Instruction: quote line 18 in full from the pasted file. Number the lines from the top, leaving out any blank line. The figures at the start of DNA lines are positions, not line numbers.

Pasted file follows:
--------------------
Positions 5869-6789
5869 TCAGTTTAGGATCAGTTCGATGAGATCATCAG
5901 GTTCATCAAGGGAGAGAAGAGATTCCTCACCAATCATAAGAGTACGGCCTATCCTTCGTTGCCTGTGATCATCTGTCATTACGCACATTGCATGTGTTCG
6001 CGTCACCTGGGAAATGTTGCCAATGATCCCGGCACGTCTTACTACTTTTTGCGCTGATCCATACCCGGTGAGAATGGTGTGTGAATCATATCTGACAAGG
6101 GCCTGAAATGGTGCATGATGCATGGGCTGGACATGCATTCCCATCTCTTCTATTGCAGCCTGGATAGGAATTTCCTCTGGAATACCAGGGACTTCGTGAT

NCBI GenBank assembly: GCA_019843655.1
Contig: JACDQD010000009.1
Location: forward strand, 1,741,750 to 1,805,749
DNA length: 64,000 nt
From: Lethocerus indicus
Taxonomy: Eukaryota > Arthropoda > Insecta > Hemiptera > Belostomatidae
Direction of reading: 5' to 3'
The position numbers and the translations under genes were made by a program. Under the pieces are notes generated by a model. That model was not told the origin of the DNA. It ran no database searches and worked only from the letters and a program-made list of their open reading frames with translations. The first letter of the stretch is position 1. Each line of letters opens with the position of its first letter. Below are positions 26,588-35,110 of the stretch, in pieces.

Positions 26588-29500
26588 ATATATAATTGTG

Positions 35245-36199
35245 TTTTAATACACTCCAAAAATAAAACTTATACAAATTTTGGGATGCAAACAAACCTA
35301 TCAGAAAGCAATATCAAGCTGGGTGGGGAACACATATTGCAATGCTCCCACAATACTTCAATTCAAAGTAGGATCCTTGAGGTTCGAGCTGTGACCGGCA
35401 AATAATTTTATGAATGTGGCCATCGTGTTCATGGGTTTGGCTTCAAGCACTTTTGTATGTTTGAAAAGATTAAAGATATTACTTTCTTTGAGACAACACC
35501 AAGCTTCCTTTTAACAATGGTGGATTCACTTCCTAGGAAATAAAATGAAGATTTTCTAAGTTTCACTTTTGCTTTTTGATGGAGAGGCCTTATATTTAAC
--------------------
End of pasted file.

35301 TCAGAAAGCAATATCAAGCTGGGTGGGGAACACATATTGCAATGCTCCCACAATACTTCAATTCAAAGTAGGATCCTTGAGGTTCGAGCTGTGACCGGCA